Hayes G.,Kinemed Inc.
Leukemia | Year: 2017
The clinical course of patients with recently diagnosed early stage chronic lymphocytic leukemia (CLL) is highly variable. We examined the relationship between CLL-cell birth rate and treatment-free survival (TFS) in 97 patients with recently diagnosed, Rai stage 0–II CLL in a blinded, prospective study, using in vivo 2H2O labeling. Birth rates ranged from 0.07 to 1.31% new cells per day. With median follow-up of 4.0 years, 33 subjects (34%) required treatment by NCI criteria. High-birth rate was observed in 44% of subjects and was significantly associated with shorter TFS, unmutated IGHV status and expression of ZAP70 and of CD38. In multivariable modeling considering age, gender, Rai stage, expression of ZAP70 or CD38, IGHV mutation status and FISH cytogenetics, only CLL-cell birth rate and IGHV mutation status met criteria for inclusion. Hazard ratios were 3.51 (P=0.002) for high-birth rate and 4.93 (P<0.001) for unmutated IGHV. The association between elevated birth rate and shorter TFS was observed in subjects with either mutated or unmutated IGHVs, and the use of both markers was a better predictor of TFS than either parameter alone. Thus, an increased CLL birth rate in early stage disease is a strong predictor of disease progression and earlier treatment.Leukemia advance online publication, 17 February 2017; doi:10.1038/leu.2017.34. © 2017 Macmillan Publishers Limited, part of Springer Nature.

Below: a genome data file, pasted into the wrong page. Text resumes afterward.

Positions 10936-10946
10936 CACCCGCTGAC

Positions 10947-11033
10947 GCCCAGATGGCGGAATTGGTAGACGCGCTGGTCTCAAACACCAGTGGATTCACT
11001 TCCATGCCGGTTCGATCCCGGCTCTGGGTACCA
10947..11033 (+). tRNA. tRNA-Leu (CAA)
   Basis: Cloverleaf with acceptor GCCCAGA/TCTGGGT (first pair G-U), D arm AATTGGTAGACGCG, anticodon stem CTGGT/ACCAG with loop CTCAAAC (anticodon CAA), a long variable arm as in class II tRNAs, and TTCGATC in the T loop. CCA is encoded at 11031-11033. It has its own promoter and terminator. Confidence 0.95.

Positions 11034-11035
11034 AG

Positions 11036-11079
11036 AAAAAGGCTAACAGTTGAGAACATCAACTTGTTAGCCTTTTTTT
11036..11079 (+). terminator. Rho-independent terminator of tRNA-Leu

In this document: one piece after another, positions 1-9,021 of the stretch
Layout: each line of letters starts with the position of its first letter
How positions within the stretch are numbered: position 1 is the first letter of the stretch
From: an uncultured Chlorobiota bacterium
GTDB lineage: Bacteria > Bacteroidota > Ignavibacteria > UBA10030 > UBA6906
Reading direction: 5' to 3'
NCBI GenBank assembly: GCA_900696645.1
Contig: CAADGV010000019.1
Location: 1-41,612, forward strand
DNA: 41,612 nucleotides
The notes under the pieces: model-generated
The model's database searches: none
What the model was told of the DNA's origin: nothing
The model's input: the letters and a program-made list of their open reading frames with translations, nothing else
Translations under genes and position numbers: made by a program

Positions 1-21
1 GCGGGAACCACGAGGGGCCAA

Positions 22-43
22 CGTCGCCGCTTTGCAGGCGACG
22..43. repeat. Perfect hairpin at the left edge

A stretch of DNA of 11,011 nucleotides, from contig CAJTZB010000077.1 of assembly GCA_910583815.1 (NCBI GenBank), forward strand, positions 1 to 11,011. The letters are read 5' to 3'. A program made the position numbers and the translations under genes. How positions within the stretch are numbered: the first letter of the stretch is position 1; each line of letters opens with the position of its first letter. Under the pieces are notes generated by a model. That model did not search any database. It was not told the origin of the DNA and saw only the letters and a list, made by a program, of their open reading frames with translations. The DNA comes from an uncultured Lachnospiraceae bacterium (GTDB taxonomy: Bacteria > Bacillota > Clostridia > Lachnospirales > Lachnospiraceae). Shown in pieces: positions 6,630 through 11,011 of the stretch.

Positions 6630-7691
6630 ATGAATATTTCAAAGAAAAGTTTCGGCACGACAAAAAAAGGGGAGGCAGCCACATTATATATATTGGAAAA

Kinemed Inc. | Date: 2012-04-30
Hydrocarbon stapling of apolipoprotein mimetic peptides increases the helicity of the peptides, enhances their ability to promote cholesterol efflux by multiple mechanisms and makes them resistant to proteolysis. Hydrocarbon stapled amphipathic helical peptides are useful in the treatment of cardiovascular diseases and other disorders.
Hellerstein M.,Kinemed Inc. |
Hellerstein M.,University of California at Berkeley |
Hellerstein M.,University of California at San Francisco |
Turner S.,Kinemed Inc.
Current Opinion in Lipidology | Year: 2014
Purpose of Review: Reverse cholesterol transport (RCT) is considered a significant component of the atheroprotective effects of HDL. Methods for quantifying flux through the RCT pathway have not been available until recently. There is a need to improve our understanding of HDL function, including the role of RCT in general and individual steps of RCT in particular, on atherosclerosis. This review highlights new information about cholesterol flux through the RCT pathway. RECENT FINDINGS: Recent clinical studies have demonstrated several important quantitative features of cholesterol fluxes in vivo, providing insight into variability and control of specific components of the RCT pathway. The findings illustrate the independent nature of individual steps in the RCT pathway and their apparently weak relationship to plasma HDL cholesterol levels. Nonclinical studies provide some mechanistic data re-enforcing the importance of apoB particles in RCT and role roles for serum albumin and erythrocytes in free cholesterol flux. These findings suggest that the HDL-centric view of RCT may need revision. SUMMARY: The constellation of known lipoproteins and other players involved in this pathway continues to increase. Further research, particularly in humans, is needed in order to understand which parts of the RCT pathway are most relevant to the pathophysiology and treatment of atherosclerosis. © 2014 Wolters Kluwer Health | Lippincott Williams & Wilkins.